Omapere Rangihamama Trust, a 900 ha farm near Kaikohe in the Far North has won the 2017 Ahuwhenua Trophy BNZ Māori Excellence in Farming Award for the top sheep and beef farm.
Prime Minister Bill English made the announcement at an awards evening in Whangarei. It was attended by Māori leaders, politicians, agribusiness professionals, whānau of the finalists, past winners and media.
Sonny Tau received the trophy on behalf of the Trust, along with a special medal and replica trophy. The Trust also received more than $40,000 in prizes.
The other two finalists were RA and JG King Partnership of Puketawa Station in Eketahuna and Pukepoto Farm Trust in Ongarue.
A farm with a clear strategy
Omapere is a mixed sheep and beef property which is transitioning into a bull beef rearing operation. The farm borders Lake Omapere, north of Kaikohe. Since 2007, the trustees of the property have embarked on a strategic plan to improve the farm.. The judges who selected Omapere as one of the finalists, praised the trust for its clear strategy, contribution to education and its farm performance.
The Ahuwhenua Trophy Management Committee Chairman Kingi Smiler congratulated Omapere Rangihamama Trust for its strong strategic and practical commitment to improving the environment of the property. This is benefiting their whānau and all other people in the district.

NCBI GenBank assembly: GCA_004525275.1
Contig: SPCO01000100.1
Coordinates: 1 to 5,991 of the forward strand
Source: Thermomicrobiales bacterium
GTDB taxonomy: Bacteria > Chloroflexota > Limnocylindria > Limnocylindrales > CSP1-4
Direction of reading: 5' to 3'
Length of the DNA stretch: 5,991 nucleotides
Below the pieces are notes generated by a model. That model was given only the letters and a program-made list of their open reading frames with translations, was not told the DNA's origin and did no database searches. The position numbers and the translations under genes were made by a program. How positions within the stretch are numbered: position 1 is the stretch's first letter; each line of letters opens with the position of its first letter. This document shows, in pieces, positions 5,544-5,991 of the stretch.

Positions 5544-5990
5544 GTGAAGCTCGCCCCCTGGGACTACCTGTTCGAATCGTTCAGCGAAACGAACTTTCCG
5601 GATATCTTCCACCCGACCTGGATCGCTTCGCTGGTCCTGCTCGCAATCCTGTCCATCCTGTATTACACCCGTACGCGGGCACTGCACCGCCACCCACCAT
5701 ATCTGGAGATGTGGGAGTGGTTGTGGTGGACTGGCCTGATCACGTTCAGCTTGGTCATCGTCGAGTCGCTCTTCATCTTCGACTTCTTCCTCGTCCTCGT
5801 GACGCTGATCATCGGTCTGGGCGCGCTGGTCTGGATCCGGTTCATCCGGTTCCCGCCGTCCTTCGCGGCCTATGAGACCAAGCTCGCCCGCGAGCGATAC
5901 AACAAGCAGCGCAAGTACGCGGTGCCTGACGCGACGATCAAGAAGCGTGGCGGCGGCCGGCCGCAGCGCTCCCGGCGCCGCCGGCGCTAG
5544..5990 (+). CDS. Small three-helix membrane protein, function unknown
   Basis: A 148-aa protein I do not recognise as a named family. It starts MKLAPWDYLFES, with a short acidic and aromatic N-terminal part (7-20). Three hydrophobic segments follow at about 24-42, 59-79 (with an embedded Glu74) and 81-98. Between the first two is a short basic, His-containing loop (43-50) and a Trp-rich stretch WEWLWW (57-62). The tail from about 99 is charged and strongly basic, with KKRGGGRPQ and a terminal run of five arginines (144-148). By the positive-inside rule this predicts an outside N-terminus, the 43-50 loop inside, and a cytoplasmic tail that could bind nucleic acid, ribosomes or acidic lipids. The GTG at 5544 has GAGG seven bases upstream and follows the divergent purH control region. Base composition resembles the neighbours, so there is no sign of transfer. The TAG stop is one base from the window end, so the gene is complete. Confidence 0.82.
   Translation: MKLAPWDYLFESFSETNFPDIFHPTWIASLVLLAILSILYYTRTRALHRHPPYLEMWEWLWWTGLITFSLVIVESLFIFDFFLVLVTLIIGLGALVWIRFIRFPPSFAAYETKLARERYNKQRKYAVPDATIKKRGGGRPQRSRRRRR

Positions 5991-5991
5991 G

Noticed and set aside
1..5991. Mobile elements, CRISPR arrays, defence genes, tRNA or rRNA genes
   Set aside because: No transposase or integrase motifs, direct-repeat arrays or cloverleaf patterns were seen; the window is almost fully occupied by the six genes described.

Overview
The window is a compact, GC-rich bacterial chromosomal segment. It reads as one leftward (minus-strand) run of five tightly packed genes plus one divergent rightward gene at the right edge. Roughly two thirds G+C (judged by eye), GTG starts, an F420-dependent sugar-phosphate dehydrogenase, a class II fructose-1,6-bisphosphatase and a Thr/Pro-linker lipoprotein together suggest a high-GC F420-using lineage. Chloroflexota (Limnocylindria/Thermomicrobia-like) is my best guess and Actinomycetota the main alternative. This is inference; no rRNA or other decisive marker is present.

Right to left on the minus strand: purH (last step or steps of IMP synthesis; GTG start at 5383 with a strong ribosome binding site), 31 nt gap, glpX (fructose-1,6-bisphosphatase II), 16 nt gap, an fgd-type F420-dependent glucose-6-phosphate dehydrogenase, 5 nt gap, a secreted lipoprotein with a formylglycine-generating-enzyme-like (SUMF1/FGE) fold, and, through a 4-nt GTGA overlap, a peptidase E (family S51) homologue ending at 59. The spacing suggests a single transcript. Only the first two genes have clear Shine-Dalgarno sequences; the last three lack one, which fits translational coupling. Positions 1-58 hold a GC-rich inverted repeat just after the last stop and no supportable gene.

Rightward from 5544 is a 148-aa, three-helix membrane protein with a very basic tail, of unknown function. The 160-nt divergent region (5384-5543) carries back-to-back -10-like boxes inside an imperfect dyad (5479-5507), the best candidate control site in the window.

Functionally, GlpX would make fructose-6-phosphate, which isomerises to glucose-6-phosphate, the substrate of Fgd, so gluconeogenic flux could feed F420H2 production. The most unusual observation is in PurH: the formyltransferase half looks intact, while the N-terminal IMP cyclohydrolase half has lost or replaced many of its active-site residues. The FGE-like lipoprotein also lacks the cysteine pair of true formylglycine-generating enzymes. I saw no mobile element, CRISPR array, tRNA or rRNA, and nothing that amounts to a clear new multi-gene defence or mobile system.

Encouraging the next generation
He says Omapere is also doing a lot to encourage rangatahi to make a career in agribusiness. They're offering scholarships — which highlights their inter-generational thinking. Kingi says those who attended Omapere’s field day would have come away admiring their passion and commitment to making the best of some challenging country.
“New Zealand's fortunate to have Māori farmers because it's in their DNA as kaitiaki to manage the fragile environment and invest for future generations. This spiritual closeness to the land is vital in a modern society where consumers not only want food, they want assurance that it is done sustainably and ethically” he says.
Māori agribusiness in good hands
Kingi Smiler says Māori agribusiness is in very good shape. He says the Ahuwhenua Trophy has been a major factor in lifting the profile and showcasing Māori agribusinesses contribution to the New Zealand economy.
Te Tumu Paeroa are sponsors of the Ahuwhenua Trophy and the Ahuwhenua Young Māori Farmer Award.